• You can also do this game with colours, or letters, or numbers, or pictures, or anything you can match!

Download or print activity here.

Back to Back drawing – guess what it was
Toggle Accordion

write or draw on each other’s back, then, the person that was drawn on tries to identify the word or drawing sparking a conversation about the illustration. What was it? or What did it say?

Age group: generally 3 years and up

Learning benefit/skills developed

  • Stimulate your child’s visual memory skills in a multisensory way.
  • Encourages children to use their imagination and concentration skills.
  • Helps children make a connection between visuals and words
  • Develops social and communication skills.

Variation: This game can also be played with paper fixed to another’s back and as a player draws, the person being drawn on also tries to recreate the drawing on paper in front of them, then players can compare both pictures at the end. This game can also be played between children.

Instructions:

  • Play the game, using your finger to draw on each other’s back. (Or play the paper version, where each player draws a message/drawing) Take turns.
  • The person that was drawn on tries to identify the word or drawing sparking a conversation about the illustration. What was it? or What did it say? Encourage conversation about the differences.
  • This game can start simple, drawing simple shapes or letters and can progress as needed.

Tip:

Playing with your children is important for their brain development. This is how the children learn to interact with the world around them. Playing with your child makes them feel special and builds connection.

Download or print activity here.

Block matching game - build skills with blocks
Toggle Accordion

A fun game with blocks for families to play with their children

Age group: generally 3 years and up

Learning benefit/skills developed:

  • Develops children’s small muscle skills by having children manipulate the blocks in a variety of ways,
  • Helps children develop problem-solving and cognitive skills.
  • In the advanced version of the game, children develop higher thinking and comprehension skills while problem-solving.

 What you’ll need: 

  • 2 sets of about 4 identical blocks (wooden blocks or Duplo/Lego etc)

 Instructions:

  • Using one of the blocks sets, create a small structure and present it to the child to copy.
  • Once the child has completed the blocks as you have created it, have the child make something for you to copy.
  • For a more difficult game; make something with the blocks and hide it behind a book or piece of cardboard, describe how the structure looks so as your child can copy. Use words like on top, next to, as well as referring to the colours and shapes. Take it in turns with your child to create and copy.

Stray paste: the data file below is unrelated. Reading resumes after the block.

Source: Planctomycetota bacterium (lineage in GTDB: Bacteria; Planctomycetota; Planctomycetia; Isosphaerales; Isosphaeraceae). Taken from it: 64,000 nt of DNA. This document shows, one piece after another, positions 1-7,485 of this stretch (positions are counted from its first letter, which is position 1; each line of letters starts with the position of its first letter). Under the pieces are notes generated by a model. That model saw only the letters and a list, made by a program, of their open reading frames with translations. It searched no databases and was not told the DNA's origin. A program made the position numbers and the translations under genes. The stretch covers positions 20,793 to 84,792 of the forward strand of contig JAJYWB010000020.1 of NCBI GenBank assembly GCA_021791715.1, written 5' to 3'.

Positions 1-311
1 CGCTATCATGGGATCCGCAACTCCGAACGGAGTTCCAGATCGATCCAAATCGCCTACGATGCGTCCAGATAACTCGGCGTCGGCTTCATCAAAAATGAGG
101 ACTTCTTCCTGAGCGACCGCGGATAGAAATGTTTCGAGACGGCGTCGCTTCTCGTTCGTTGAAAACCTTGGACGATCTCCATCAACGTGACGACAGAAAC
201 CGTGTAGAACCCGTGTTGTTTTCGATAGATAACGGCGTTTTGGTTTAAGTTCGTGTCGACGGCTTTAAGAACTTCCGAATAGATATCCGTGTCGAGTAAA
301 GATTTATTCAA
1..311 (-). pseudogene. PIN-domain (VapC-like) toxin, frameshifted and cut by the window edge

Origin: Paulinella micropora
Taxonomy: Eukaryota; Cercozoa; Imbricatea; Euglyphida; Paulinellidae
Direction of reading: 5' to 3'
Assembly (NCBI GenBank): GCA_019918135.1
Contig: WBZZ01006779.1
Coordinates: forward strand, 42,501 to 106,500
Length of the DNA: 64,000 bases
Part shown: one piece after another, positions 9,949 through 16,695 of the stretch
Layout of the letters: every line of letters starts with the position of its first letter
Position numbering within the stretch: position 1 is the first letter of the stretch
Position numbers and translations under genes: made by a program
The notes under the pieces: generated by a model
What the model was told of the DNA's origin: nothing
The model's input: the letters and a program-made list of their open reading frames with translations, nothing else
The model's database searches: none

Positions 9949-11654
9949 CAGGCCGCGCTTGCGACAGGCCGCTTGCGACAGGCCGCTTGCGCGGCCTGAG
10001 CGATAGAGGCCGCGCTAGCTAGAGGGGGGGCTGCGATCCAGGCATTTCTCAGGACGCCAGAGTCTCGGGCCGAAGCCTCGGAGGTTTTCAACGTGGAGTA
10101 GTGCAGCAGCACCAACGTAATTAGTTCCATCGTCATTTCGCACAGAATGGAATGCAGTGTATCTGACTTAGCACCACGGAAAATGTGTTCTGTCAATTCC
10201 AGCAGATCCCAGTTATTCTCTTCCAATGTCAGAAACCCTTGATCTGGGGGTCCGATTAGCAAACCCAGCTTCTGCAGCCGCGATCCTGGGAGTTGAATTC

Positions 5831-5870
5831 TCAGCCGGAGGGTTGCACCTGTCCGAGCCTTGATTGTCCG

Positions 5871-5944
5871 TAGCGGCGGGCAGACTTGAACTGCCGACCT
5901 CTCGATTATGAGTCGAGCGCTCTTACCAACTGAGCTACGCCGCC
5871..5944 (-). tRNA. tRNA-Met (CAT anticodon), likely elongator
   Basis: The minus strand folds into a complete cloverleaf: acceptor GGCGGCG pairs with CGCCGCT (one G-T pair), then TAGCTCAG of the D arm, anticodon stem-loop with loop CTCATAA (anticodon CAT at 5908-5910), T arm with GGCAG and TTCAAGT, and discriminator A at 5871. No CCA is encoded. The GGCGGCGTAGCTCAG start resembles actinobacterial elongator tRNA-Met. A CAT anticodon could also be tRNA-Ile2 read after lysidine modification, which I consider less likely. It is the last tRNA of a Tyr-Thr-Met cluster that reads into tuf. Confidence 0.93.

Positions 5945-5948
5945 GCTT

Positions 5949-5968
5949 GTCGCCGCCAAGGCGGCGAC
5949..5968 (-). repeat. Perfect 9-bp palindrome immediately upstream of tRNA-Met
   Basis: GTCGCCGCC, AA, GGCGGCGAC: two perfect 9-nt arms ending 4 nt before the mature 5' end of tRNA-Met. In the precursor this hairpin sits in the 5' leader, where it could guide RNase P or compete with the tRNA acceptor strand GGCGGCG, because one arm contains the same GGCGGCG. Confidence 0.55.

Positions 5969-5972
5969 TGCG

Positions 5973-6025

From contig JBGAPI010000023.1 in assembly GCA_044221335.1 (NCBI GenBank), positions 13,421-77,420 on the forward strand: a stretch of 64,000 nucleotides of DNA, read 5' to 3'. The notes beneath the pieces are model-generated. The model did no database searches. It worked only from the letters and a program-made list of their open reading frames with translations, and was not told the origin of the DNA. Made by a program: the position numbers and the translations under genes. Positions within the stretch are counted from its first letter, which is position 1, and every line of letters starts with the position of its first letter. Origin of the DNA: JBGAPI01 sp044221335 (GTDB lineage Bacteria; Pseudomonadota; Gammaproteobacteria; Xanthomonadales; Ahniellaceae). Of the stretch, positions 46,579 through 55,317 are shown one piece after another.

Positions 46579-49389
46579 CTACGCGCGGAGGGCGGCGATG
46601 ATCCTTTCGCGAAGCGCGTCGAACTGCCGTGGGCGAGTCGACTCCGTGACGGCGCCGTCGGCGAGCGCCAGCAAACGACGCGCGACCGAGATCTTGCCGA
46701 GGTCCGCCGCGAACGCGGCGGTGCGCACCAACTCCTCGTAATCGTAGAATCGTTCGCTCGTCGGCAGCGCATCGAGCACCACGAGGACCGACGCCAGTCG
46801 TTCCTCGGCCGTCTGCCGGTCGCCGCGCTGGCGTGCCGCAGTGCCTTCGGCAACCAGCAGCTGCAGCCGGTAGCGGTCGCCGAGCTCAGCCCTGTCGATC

• This game can be added too with adding identical blocks or adding more children with numerous sets of blocks.

Download or print activity here.

Paper towel projection – create shapes
Toggle Accordion

Create fun light projections with this easy activity

Age group: generally 2 years and up

Learning benefit/skills developed:

  • Develops children’s understanding of light and shadows, such as how they are created and obstructed.
  • Helps children compare and verbally label and categorise projected images based on size and shape.
  • Children exercise a range of thinking and problem solving skills when attempting to create and/or recognise images.

What you’ll need: 

  • Paper towel rolls
  • Plastic wrap
  • Rubber bands
  • Stickers (any stickers with a clear shape outline will work)
  • Torch or a phone with a light

Instructions:

  • Wrap one end of the paper towel roll with plastic wrap and secure with rubber bands
  • Stick a sticker onto the end of the paper towel roll that is covered with the plastic wrap
  • Turn off the lights and point a torch or phone light onto the end of the paper towel roll without the sticker. Aim the light towards the flat surface.
  • The shape of the sticker will be clearly projected onto the wall

Download or print activity here.

 

Dinosaur small world fun - imaginative play
Toggle Accordion

Small world play is a type of imaginative play using small toys.

Let your child’s imagination run wild as they create different scenarios with their dinosaurs and some natural resources.

Age group: Generally children 2 years and up

Learning benefit/skills developed:

  • Encourages children to use their imagination to explore ideas related to different concepts and everyday life.
  • Small world play supports different learning processes including problem solving and reflective thinking. It can support language development through the use of self-talk.
  • Helps children develop their social skills as children can explore different social scenarios with the dinosaurs, by playing in a safe and contained manner.

What you’ll need: 

  • A tub or large container/cardboard box
  • Natural resources such as leaves, bark, sand and twigs
  • Man-made materials
  • Small toys

Instructions:

  • Assemble your tub with natural materials, man-made materials and small toys
  • Place tub on a steady surface such as the floor or table